Home to “widows and orphans,” the utility sector is by its very nature boring, with a capital “B.” Most investors flock to the sector in search of one thing — large, steady dividends. After all, providing essential services like electric power or natural gas isn’t sexy, but people need to heat their homes and keep the water running even in times of economic strife.
However, you can have your cake and eat it too.
In this case we’re talking about Dominion Resources (D) and its recent plans to become an LNG exporter to the world. Now, this boring electric utility is about to be a little less boring and offer something more than dividends.
While Dominion Resources controls nearly 27,000 megawatts worth of uninteresting generation and 64,000 miles worth of power and transmission lines, the electric utility could be a great income and growth pick.
The reason? A huge facility it purchased back in the early 2000s is getting a facelift.
Before fracking took hold across the U.S., Dominion — like many utilities — faced very high natural gas prices. Remember, at one time, natural gas was priced as high $15 per million BTUs. That was a huge issue given that Dominion needed that gas to run its plants, and regulators aren’t necessarily willing to grant consumer price increases willy-nilly. So like many utilities, Dominion looked for a way to find cheaper sources of supply.
In this case, it sought to import natural gas from faraway places like Qatar or Australia, which was much cheaper on cost. In 2002, Dominion acquired the Cove Point LNG facility from Williams (WMB) and began importing liquefied natural gas the next year.
Well, we all know what happened next. The E&P industry began using advanced drilling techniques and unearthed a virtual ocean of natural gas, which caused prices to plunge. As a result, the Cove Point facility was basically useless as it was now cheaper to pipe in gas from places like the Marcellus shale rather than from overseas sources.
Yet there’s still hope — and money to be made — from Cove Point. That’s because Dominion Resources is undergoing a huge transformation from imports to exports.
Given the significant infrastructure already in place at the facility, Dominion will only need to add liquefaction capability — which the firm estimates will cost between $3.4 billion and $3.8 billion. Construction is slated to begin next year and will be completed date of 2017. Already, Cove Point’s potential export capacity is fully subscribed as firms such as Japan’s Sumitomo have signed 20-year terminal service agreements.
However, the real kicker for Dominion has been its approval to begin exporting that LNG to nations without a free-trade agreement with the U.S. — up to 0.77 billion cubic feet of natural gas a day. That opens Cove Point’s capacity to a whole host of power-hungry countries that need LNG to facilitate growth. In turn, that will help produce large revenues for Dominion over the longer-term.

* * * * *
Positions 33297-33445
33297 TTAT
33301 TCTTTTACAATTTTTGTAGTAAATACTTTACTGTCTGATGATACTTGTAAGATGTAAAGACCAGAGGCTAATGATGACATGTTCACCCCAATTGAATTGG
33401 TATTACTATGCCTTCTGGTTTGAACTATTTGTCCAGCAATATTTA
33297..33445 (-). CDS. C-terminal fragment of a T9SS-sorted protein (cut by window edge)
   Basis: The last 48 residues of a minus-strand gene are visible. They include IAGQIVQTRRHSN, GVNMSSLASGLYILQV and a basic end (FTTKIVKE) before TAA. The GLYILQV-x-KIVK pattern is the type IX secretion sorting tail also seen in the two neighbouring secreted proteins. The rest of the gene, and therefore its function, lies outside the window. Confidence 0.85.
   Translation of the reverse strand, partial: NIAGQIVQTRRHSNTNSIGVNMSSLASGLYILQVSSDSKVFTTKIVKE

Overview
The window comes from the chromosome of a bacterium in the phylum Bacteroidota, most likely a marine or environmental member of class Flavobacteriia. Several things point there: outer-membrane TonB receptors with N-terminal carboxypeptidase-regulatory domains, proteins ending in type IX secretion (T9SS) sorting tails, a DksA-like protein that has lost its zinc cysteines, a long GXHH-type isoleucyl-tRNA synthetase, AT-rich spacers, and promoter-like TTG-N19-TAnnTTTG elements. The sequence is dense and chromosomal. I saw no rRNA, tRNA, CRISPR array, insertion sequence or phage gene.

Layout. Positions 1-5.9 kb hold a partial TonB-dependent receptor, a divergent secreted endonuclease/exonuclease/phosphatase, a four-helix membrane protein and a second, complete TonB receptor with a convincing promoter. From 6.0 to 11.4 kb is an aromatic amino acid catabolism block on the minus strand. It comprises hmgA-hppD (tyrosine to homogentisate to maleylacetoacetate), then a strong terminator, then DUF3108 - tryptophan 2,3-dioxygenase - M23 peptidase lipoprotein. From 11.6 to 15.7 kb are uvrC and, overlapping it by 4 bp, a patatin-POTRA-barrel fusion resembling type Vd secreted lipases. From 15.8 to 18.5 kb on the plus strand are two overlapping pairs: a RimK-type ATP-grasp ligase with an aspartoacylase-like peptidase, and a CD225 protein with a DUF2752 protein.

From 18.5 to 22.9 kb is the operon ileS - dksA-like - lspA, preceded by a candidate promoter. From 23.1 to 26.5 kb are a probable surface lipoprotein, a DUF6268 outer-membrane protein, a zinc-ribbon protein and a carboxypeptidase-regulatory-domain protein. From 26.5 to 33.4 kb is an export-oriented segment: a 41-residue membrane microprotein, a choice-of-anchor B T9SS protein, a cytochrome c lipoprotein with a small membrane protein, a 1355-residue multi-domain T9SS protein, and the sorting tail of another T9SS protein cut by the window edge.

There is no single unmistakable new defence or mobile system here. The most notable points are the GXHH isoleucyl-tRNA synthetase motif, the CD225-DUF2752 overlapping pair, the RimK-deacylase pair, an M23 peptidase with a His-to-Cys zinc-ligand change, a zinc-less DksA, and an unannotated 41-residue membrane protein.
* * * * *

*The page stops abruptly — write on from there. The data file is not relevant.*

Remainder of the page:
And the facility’s prospects keep getting better.
Dominion Resources seems to be following fellow LNG exporter Cheniere Energy’s (LNG) lead and tucking the facility inside a master limited partnership. By using the corporate structure, Dominion will be able to gain valuable dividends while avoiding taxation on the assets in the MLP. The company estimates that it will generate $1 billion in EBITDA initially from the new MLP. That number will double as the firm “drops down” more of its natural gas pipeline and infrastructure assets that feed the facility, along with its gathering systems in the Marcellus.
Making a Power Play
Given the growth potential from LNG exports as well as hefty MLP distributions, Dominion looks like an attractive pick right now. While it will be some time before Cove Point really begins churning out cash flows, the beauty of being a boring utility is that its generation assets should help cushion the wait time. Plus, D stock currently is yielding a market-beating 3.6%.
The real issue for Dominion could be current valuation.
The nation’s third-largest utility isn’t cheap, trading at 17 times forward earnings and sporting a price/earnings-to-growth ratio of 2.74 (a PEG ratio above 1 is considered to be overvalued). Those relatively high multiples mean that investors already are betting on a lot of growth from the company and its the prospects for LNG. Not to mention, we also have to factor in the high cost of capex spending needed to convert the facility.
Nonetheless, with Cove Point gaining approval, there’s no reason not to expect Dominion to make good on its promise of 5% to 6% earnings growth — along with dividend increases — over the long run.
So shake up your utility portfolio and buy into Dominion Resources.
As of this writing, Aaron Levitt did not hold a position in any of the aforementioned securities.